We all know that as children get older it can become increasingly difficult to know what is going on in their lives and harder to stay close to them. Spending some quality time with teens might mean you have to make an appointment in their very busy social diaries, but there are ways around this.
So what can you do as a parent to try and make sure that you stay close to your teen as they venture out in the big wide world? It might mean that you have to be a little bit creative, or perhaps even push your own boundaries.
In an ideal world it would be nice for families to sit down together on a regular basis and talk and find out what everyone’s been up to. A family meal is a wonderful opportunity to do this but we know that this isn’t always...
With the summer holidays over many parents will be breathing a sigh of relief. Recent data from lowcostholidays.com found that nearly a third (28%) of young holidaymakers did not take out insurance on their last group holiday, whilst 44% claimed their biggest holiday expenditure is alcohol when away with friends. Worryingly a further 24% claimed that their attitude towards safe sex would be more relaxed on a group holiday.
In light of the data, Family Lives is backing the Foreign and Commonwealth Office’s Know Before You Go campaign which provides timely advice for parents and young holidaymakers preparing to go on holiday to celebrate school results and the closing of the summer season in popular holiday resorts.
“Group holidays should be about...
With more than a quarter of all secondary school pupils clinically obese and experts predicting a public health time bomb if teenagers don’t increase their fitness levels, many parents tell us that they find it hard to motivate their teenagers to get active. It seems that TV, the internet and computer games are replacing the more physical outdoor activities that young adults once amused themselves with. Also, your teenager may be dealing with social and school pressures which leave little time for exercise.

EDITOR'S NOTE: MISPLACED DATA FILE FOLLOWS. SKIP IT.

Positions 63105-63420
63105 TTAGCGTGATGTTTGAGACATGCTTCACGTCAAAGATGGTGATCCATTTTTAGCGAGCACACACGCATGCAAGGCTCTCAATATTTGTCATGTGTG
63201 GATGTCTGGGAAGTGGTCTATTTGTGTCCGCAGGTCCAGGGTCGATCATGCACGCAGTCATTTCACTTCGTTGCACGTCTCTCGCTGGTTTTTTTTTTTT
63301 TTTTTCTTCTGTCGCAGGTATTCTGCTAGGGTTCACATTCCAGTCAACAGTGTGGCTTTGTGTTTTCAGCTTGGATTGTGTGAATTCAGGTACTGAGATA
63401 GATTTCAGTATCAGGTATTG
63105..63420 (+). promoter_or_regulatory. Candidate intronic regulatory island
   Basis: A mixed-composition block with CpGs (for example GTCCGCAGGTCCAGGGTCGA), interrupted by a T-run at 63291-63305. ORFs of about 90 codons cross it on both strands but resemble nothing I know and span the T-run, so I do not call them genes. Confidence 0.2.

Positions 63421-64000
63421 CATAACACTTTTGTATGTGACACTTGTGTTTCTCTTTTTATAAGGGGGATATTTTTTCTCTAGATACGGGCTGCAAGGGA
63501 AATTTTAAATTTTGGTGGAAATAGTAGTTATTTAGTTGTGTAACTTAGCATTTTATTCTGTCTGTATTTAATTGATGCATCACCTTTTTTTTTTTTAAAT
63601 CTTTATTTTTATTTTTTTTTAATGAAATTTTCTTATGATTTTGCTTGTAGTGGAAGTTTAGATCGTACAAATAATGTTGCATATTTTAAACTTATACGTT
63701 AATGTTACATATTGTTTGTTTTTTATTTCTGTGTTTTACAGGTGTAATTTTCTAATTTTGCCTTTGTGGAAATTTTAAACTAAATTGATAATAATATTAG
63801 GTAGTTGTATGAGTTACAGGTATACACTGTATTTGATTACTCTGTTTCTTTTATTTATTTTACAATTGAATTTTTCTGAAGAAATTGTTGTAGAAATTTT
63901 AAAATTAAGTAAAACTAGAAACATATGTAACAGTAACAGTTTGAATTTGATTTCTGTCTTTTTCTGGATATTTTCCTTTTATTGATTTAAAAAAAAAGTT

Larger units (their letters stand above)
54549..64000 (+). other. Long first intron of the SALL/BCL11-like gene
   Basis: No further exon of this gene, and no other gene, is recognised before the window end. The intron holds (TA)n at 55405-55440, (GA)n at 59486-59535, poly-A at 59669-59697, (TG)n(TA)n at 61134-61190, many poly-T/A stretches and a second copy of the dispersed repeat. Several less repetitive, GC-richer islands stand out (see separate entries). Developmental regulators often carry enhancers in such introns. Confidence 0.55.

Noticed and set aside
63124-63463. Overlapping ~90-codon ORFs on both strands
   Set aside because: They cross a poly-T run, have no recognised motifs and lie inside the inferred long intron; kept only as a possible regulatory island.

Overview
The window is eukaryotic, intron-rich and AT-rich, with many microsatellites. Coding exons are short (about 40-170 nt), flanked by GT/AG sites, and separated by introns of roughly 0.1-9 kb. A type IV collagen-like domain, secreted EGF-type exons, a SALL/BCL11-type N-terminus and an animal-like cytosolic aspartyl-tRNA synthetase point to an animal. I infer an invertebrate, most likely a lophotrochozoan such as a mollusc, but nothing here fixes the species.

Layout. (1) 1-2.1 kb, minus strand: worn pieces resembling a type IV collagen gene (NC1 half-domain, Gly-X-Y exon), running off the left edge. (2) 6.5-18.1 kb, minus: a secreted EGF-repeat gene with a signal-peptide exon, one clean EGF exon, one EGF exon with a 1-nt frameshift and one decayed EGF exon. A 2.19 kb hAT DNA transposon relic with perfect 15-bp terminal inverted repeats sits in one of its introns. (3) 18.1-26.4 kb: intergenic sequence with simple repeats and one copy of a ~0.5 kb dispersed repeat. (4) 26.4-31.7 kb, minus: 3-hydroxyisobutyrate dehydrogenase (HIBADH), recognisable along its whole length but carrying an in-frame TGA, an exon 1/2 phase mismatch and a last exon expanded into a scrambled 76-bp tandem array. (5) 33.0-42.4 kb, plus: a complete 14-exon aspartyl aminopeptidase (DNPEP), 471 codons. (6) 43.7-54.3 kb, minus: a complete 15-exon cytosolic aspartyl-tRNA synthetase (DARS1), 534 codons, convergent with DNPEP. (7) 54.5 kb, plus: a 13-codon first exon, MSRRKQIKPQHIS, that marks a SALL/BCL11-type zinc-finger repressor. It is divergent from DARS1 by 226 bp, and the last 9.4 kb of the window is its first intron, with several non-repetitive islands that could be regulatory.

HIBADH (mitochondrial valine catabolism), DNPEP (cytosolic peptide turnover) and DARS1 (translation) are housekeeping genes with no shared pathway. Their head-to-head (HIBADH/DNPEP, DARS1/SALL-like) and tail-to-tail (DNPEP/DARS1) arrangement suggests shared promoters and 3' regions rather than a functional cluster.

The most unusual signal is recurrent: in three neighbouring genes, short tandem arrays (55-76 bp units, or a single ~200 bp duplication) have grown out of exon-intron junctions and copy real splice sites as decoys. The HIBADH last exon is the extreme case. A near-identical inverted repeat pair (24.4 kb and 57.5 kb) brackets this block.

Why is exercise important?
- Keeping fit and active has a proven link to good health in later life.
- Exercise produces endorphins (chemicals that cause you to feel more content and happy); encouraging your teen to work up a sweat may result in the added...
Many parents of teenagers worry about the influence their children’s friends can have. In fact we carried out some research which found that most parents felt they were not the biggest influence on their teenagers, believing that their peers held that top slot.
Parents worry about what their children learn from their friends and the effects of peer pressure.
“Our son’s out of control, he’s been suspended from school twice, and is in a really bad crowd,” one distraught parent told us.
Parents are concerned that the teenage years can start long before children actually hit 13 and when children reach ten they can seem to grow up very fast, shutting out their parents and wanting to spend more time with their friends.
Then, by the time...
With the media presenting unrealistic images of male and female models and celebrities for teenagers to look up to, body image can become a natural worry for both yourself and your teen. Some teens may worry that they are overweight or too slim, while others aim for a muscular appearance that may not come naturally. Parents have told us that they are becoming more aware of this issue arising in the home and would like some guidance on how they can encourage their teenagers to have a healthy attitude towards body image
Why is body image important?
As teenagers go through changes in their hormones and experience different things, their weight and skin can be affected which can impact on their self-esteem and lead to emotional problems. Teenagers may also be increasingly...